The 13th Annual Great Plains Emerging Infectious Diseases Conference will be held April 4th, 2024!
As in previous years, this conference will serve to bring together public health professionals, researchers, faculty, and students in microbiology, infectious diseases and related fields working in the Great Plains and Midwestern states. The GPEID Conference highlights basic, applied, epidemiological and translational research in biomedical and veterinary disciplines.
The GPEID Conference will be held at the College of Public Health Building at the University of Iowa (145 N. Riverside Drive, Iowa City, IA 52242).
2024 Keynote Speakers:
Wendy L. Picking, PhD, Department of Veterinary Pathobiology, School of Veterinary Medicine, University of Missouri-Columbia
Wendy Picking is a MizzouForward Professor in Veterinary Pathobiology in the College of Veterinary Medicine at the University of Missouri-Columbia. She received her BA and PhD in the Department of Biochemistry at the University of Kansas. She did post-doctoral fellowships at the University of Texas at Austin and Washington University in St. Louis. After moving back to KU, Dr. Picking became a Research Assistant Professor secured NIH funding to examine the pathogenesis of Shigella flexneri, a diarrheal pathogen that is responsible for mortality and morbidity in children under the age of five in low income countries. Upon moving to Oklahoma State University, she obtained funding from the NIH, the Bill and Melinda Gates Foundation and the PATH-Enteric Vaccine Initiative to perform proof of concept experiments to demonstrate the protective efficacy of the novel vaccine, which provided the foundation for new serotype-independent subunit vaccines. Now at MU, Dr. Picking’s lab is expanding on these findings.
GPEID Conference Presentation: T3SS: Converting a bane into a boon
Without question the most powerful tool generated to date for protection of public health has been vaccination. While the low-hanging fruit has provided us with successful vaccines against scourges such as smallpox (now eradicated) and toxin-based diseases (e.g. diphtheria), more research-intensive efforts have put diseases such as polio on the verge of eradication. Vaccines against many of the bacterial pathogens have been more difficult to create due to, in many cases, the lack of effective adjuvants and the identification of conserved antigen targets that do not elicit serotype specificity. We have developed a platform that takes advantage of highly conserved and surface-localized type III secretion system proteins fused to LTA1, the active moiety of dmLT (double-mutant labile toxin from Enterotoxigenic Escherichia coli), formulated as an emulsion-based nanoparticle. We will specifically discuss our success with a vaccine to prevent the many infections caused by Pseudomonas aeruginosa and Shigella flexneri.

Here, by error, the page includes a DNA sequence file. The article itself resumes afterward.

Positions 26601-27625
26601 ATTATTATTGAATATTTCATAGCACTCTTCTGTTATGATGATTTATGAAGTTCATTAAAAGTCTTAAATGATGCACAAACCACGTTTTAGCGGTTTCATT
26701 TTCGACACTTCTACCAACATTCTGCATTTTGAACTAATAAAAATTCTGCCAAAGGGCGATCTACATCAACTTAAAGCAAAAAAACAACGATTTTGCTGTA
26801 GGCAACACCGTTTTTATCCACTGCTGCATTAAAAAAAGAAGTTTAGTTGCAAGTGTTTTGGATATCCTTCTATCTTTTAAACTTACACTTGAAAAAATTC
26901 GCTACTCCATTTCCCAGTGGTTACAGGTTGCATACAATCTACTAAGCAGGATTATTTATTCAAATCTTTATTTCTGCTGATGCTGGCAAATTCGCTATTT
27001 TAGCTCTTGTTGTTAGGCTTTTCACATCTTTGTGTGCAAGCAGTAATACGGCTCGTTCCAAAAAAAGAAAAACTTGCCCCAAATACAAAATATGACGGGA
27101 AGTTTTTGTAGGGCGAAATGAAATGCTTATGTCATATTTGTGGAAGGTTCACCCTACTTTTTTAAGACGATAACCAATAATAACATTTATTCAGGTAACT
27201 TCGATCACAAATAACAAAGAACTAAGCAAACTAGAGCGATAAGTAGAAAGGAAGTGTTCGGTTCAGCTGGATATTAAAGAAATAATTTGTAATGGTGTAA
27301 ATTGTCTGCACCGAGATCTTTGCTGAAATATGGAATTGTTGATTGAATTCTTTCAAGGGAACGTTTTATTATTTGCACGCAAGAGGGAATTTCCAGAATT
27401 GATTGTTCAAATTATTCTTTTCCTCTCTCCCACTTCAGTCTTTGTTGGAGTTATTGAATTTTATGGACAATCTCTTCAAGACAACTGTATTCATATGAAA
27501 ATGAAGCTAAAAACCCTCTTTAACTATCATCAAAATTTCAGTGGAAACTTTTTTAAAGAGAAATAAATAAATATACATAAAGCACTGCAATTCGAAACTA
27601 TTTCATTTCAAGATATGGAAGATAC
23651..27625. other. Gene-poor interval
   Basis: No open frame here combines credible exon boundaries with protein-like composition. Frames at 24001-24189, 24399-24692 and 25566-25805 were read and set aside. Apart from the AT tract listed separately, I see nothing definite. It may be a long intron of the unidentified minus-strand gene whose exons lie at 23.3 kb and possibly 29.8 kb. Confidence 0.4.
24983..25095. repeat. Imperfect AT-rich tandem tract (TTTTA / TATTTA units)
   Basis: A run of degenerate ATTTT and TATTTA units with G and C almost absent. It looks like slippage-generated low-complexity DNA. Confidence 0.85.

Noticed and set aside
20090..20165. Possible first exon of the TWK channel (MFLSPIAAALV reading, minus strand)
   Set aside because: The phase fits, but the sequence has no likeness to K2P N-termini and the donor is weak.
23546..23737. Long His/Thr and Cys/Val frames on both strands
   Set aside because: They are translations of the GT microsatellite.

James A Roth, DVM, PhD, Presidential Chair in Veterinary Microbiology and Preventative Medicine, College of Veterinary Medicine, Iowa State University
Dr. Jim Roth is a Clarence Hartley Covault Distinguished Professor at the College of Veterinary Medicine at Iowa State University in the veterinary microbiology and preventive medicine department. He also serves as the ISU Center for Food Security and Public Health (CFSPH) director and executive director of the Institute for International Cooperation in Animal Biologics. With the development of the Veterinary Biologics Training Program, Roth and his team have provided an educational program covering the USDA process for approving vaccines and diagnostics for more than 25 years. The CFSPH has advanced medical education related to foreign animal diseases available to every veterinary college in the country. Roth currently focuses on Secure Food Supply projects; working with state and federal officials and industry in planning for optimal responses to transboundary and emerging diseases that threaten the food supply or public health. He has received numerous awards, including the Distinguished Veterinary Immunologist Award from the American Association of Veterinary Immunologists and the Public Service Award from the American Veterinary Medical Association. Additionally, he received the Senator John Melcher Public Service Award from the American Association of Veterinary Medical Colleges and the USDA APHIS Administrator’s Award for lifetime achievements in animal health. He has testified before Congress on biosecurity preparedness, efforts to address bioterrorism and agroterrorism, and the need for vaccines for foreign animal diseases. Roth served on the National Science Advisory Board for Biosecurity from its inception in 2005 until 2014. Roth is a fellow of the American Association for the Advancement of Science and has been named to the National Academy of Medicine (2016). He is a Diplomat of the American College of Veterinary Microbiologists.
GPEID Conference Presentation: The Need for Vaccines Against Transboundary Diseases of Food Animals for Pandemic Preparedness and Food Security
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